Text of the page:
Stop the conversation

September 1st, 2012
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“It’s not a conversation the Romney campaign wants to have” -

Analyst on Fox News, July, 2012

It seems everything these days is a “conversation”. A discussion is a conversation, a debate is a conversation. A conversation is a conversation. In short, the word is becoming one of those over-used terms applied anywhere and everywhere.

If these catchphrases have something like a natural life span, we must surely be close to the peak, and can look forward to its slow death. I thought the “tipping point” for “conversation” was during one of the myriad Republican debates last fall.  Mitt Romney was trying to pin Governor Rick Perry to some of the tough language the latter used about Social Security in his book, “Fed up”. Trying to dodge, Perry insisted that “we ought to have a conversation” about it. Romney, quicker than usual at the draw, rebutted with “We’re having a conversation right now governor. We’re running for president”. Touche.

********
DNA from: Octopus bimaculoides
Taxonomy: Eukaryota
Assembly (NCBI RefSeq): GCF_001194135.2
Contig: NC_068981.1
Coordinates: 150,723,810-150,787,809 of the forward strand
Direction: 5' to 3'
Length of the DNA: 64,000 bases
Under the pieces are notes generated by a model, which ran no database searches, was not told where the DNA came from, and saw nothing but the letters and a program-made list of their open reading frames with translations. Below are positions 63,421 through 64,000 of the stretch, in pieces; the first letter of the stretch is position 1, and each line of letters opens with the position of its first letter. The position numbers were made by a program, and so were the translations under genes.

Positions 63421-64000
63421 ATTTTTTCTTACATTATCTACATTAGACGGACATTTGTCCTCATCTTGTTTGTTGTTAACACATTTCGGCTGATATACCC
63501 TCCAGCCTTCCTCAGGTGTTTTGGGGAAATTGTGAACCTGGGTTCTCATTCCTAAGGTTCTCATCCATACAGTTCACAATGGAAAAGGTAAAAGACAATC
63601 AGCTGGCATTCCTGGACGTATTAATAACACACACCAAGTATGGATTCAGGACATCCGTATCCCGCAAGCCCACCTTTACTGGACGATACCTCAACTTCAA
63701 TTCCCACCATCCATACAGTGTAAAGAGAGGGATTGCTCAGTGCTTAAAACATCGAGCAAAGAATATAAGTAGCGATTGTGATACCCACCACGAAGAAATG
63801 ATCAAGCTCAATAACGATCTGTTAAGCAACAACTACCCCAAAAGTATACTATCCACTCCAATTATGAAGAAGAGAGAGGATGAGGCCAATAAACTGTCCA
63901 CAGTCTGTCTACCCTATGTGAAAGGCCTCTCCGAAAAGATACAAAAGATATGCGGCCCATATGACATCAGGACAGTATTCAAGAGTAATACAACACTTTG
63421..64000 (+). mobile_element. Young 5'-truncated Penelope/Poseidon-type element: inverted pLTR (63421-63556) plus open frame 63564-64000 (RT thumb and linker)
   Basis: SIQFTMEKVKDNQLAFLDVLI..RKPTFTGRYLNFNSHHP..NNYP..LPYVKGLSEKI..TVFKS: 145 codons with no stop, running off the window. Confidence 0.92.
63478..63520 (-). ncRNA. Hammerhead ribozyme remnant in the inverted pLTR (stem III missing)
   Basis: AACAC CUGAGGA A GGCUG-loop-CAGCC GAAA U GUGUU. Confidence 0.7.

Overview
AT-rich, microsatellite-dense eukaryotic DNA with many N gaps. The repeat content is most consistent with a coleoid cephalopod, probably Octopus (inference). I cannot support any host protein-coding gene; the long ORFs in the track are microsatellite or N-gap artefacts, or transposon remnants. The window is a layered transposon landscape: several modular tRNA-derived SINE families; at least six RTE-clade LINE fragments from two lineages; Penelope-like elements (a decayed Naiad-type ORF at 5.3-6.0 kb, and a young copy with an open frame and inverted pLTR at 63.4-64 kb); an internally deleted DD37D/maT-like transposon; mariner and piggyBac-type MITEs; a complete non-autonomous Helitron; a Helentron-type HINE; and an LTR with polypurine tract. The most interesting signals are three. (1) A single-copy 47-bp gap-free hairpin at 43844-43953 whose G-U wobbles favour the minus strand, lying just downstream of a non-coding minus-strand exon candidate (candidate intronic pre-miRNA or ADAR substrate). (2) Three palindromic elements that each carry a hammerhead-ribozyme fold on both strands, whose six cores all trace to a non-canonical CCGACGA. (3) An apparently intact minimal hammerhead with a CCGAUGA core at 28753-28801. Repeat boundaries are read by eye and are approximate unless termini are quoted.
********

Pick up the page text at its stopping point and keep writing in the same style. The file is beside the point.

What Perry, I think, meant is that there should be a national debate, or open debate on Social Security. But of course this now had to be called a “conversation”.

The only good thing about conversation is that it has more or less displaced the wretchedly pretentious term “dialogue”, which seemed so popular a while ago. Again, discussions between two groups would be referred to as “entering into a dialogue”. This seemed to be particularly popular in religious circles, as in “inter-faith dialogue”. Now “dialogue” has been degraded to “conversation”, but there seems to be a lot more of it going on.

Who knew there was so much interaction happening? Maybe this is just another instance that proves the adage – “Silence is Golden”.

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By John Weissenberger